Tatachari, J., of the Delhi High Court while speaking for the Division Bench in Ishwari Devi v. Union of India, 1968 Acc CJ 141 : (AIR 1969 Delhi 183) while considering the ambit of the aforesaid two laws observed in Para 39 (of Acc CJ) -(Para 40 of AIR) as under:-
'It is thus a general law (reference is to the Fatal Accidents Act, 1855) providing for compensation to the representatives of a deceased person or to his estate for the loss occasioned by his death as a result of an accident on the other hand. the Motor Vehicles Act is a special law which, by S& 110 to 110-F provides for adjudication upon claims for compensation in respect of accidents involving the death of or injury to persons arising out of the use of motor vehicles.
In that case it was further observed that the Motor Vehicles Act was a self-contained statute and as such an application under S. 110-A thereof could not be said to be governed by the provisions of the Fatal- Accidents Act. Dealing with the expression 'just compensation' their Lordships of the Delhi High Court observed at page 157 (of Acc CJ) : (at p. 191 of AIR) as under:-
'But, in view of the difference between the language of Ss. 1-A and 2 of the said Act (Fatal Accidents Act) and S. 110-B of the Motor Vehicles Act the decisions under the Fatal Accidents Act are not directly applicable to a claim made under the Motor Vehicles Act. A Claims Tribunal under the Motor Vehicles Act is empowered to determine the amount of compensation which, appears to it to be just, has necessarily to depend upon the circumstances in a given case. The word 'just' has a wider ambit than the words used in Ss. 1-A and 2 of the Fatal Accidents Act. Therefore, a Claims Tribunal dealing with a claim under the Motor Vehicles Act has only to consider what appears to it to be just compensation on the facts and circumstances of the case before it and it need not strictly follow and apply the basis of the assessment of compensation indicated in the various decisions under the Fatal Accidents Act or under the English Law.'
Almost the same view was expressed by us in Megjibhai's case (AIR 1977 Guj 195) though, of course, our attention then was not invited to the above referred decision of the Delhi High Court.
29. We have now reached the crucial stage. The question which stares in our faces is whether the decision of the Division Bench of this High Court in First Appeals Nos. 159 and 160 of 1968 decided on 3rd November 1971, followed in the subsequent two decisions in L. 1. C. of India v. L. R. of Deceased Naranbhai (1972) 13 Guj LR 920: (AIR 1973 Guj 216) and Anithiben v. Suptd. Geo. O. N. G. C., (1976) 17 Guj LR 940, does not lay down the correct law as it proceeds on an erroneous reading of Bradburn's case ((1874) 80 All ER 195) as reported in the reprint which does not contain the passage in the same language as reproduced in the decision of the Patna High Court in Supriya Ghosh's case (AIR 1973 Pat 129) (supra). The second question which we must consider is, whether these throe decisions of the Gujarat High Court proceed on an erroneous application of the general principle or rule applicable to personal injury cases only and not to cases arising. out of fatal accidents. This question also requires us to consider whether the correct principle which should guide the Courts in the matter of determination of compensation in cases arising out of fatal accidents would be as laid down by English Courts under Lord Campbell's Act prior to its amendment in 1908 since our law is modelled on Lord Campbell's Act, the Fatal Accidents Act 1846. Mr. Shah emphasised that the general principle stated in Davies v. Powell (1942 AC 601) was approved by our Supreme Court in Gobald Motors case (AIR 1962 SC 1) and thereafter in the subsequent decisions which were binding on this Court and, therefore, the amount of insurance money received under an accident insurance must be deducted or set off from the total amount of pecuniary loss occasioned to the legal representatives of the deceased on his death and it is only the net loss on balance which could be awarded as compensation to them. For reasons which we shall immediately state, we find it difficult to persuade ourselves to take the view canvassed before us by Mr. Shah.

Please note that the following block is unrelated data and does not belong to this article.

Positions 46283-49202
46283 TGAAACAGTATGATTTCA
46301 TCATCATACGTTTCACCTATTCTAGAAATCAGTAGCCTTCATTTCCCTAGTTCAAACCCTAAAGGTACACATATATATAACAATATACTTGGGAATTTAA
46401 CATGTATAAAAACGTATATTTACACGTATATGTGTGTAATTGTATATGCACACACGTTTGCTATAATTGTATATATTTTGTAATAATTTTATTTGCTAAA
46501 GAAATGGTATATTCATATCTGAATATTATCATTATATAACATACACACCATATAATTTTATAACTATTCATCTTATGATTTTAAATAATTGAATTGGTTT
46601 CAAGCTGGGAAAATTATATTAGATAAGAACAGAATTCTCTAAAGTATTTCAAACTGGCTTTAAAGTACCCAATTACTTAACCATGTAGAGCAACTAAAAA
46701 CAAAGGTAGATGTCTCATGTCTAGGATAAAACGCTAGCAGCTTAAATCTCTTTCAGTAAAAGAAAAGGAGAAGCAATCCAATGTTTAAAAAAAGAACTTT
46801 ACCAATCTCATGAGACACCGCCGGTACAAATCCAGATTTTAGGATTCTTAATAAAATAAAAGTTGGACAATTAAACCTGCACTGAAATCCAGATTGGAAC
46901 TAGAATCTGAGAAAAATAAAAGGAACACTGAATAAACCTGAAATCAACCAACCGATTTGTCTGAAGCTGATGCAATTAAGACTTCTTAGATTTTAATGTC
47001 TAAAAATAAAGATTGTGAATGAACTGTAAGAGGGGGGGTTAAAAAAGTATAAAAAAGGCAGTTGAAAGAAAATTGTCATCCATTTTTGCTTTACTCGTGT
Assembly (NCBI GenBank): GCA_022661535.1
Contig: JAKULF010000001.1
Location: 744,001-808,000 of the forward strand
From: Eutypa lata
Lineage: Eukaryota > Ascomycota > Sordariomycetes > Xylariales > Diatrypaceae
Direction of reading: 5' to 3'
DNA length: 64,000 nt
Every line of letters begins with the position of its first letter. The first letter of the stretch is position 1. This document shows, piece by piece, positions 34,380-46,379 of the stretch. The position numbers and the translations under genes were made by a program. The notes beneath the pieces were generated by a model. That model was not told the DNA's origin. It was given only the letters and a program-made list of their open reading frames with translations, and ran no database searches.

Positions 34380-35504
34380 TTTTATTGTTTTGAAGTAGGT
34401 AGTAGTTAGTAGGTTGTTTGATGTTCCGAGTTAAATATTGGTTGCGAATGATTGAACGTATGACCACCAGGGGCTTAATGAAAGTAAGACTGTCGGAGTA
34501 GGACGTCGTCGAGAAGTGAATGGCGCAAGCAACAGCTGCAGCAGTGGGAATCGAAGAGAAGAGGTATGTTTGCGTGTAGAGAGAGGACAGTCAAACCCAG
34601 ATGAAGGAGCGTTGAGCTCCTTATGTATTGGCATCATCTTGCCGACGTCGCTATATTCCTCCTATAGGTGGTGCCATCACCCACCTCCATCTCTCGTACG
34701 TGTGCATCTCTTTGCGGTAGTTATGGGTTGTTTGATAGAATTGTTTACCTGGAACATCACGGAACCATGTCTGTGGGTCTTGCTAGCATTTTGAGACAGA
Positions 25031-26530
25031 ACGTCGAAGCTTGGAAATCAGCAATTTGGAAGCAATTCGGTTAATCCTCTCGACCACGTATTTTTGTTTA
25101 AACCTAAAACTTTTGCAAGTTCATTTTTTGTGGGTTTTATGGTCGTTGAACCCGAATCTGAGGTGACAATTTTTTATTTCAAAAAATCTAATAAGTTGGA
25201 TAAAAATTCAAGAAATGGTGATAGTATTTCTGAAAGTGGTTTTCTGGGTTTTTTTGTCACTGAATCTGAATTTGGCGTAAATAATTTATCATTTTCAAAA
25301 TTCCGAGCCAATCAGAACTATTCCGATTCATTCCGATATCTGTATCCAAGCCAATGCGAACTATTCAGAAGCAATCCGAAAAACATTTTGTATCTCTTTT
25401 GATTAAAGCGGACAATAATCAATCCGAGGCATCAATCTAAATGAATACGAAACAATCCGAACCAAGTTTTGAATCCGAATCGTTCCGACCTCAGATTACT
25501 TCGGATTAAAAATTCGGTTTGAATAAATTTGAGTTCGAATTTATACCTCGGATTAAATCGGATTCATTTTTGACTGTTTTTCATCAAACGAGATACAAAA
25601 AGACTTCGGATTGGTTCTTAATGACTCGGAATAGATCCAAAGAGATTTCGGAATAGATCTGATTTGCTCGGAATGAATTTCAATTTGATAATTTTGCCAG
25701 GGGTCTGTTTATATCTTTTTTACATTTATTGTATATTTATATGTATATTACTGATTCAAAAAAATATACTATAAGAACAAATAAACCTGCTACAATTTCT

30. In Megjibhai's case (AIR 1977 Guj 195) while speaking for the Division Bench it was pointed out that under the common law of England no action could be laid by the dependants of a person whose death was brought about by the tortious act of another on the maxim actio personalis moritur cum persona although a person injured by a similar act could validly claim damages for the wrong done to him. That led to the comment: 'it is cheaper to kill than to maime. This dictum was followed till the enactment of Lord Campbell's Act in 1846. The inroad made by Lord Campbell's Act on the maxim actio personalis moritur cum persona was made absolute by the Law Reforms Act, 1934,. After the enactment of Lord Campbell's Act in England action far damages for tortious death came to be governed under that statute whereas personal injury cases continued to be governed under the common law of England. Prior to 1908 under Lord Campbell's Act assessment of compensation or damages was made on the principle laid down in Davies v. Powell (1942 AC 601). Moneys received by the dependent of the deceased under a life insurance policy was dealt with on the principle laid down in the case of Hicks (1857-4 B & S 403). Pecuniary benefits accruing to the- dependants under an accident policy were deductible in toto from the amount of damages payable to the dependant for pecuniary loss suffered by him on account of the tortious death. This position was remedied by statutory amendments brought in 1908,1 948, 1959 and 1976 whereby no deduction was permitted on the ground that the dependants had received insurance money under a life insurance policy or accident insurance policy taken out by the deceased. In so far as personal injury cases are concerned, under common law no deduction was permitted on that count in view of the decision in Bradburn's case ((1874) 80 All ER 195) which came to be endorsed by Parry v. Cleaver ((1969) 1 All ER 555). Insofar as the latter class of cases are concerned, these deductions were refused, because, to use the words of Bramwell, B., it would be most unreasonable in the world to refuse the benefits accruing under, an insurance policy purchased by the injured out of his own earning or savings. Peggot. B therefore felt that the insurance money was received under a contract of insurance purchased by the insured and not because of the accident. That is why Lord Reid in Parry v. Cleaver, observed that the question of deduction of insurance money in personal injury cases was treated at common law as one depending on justice, reasonableness and public policy.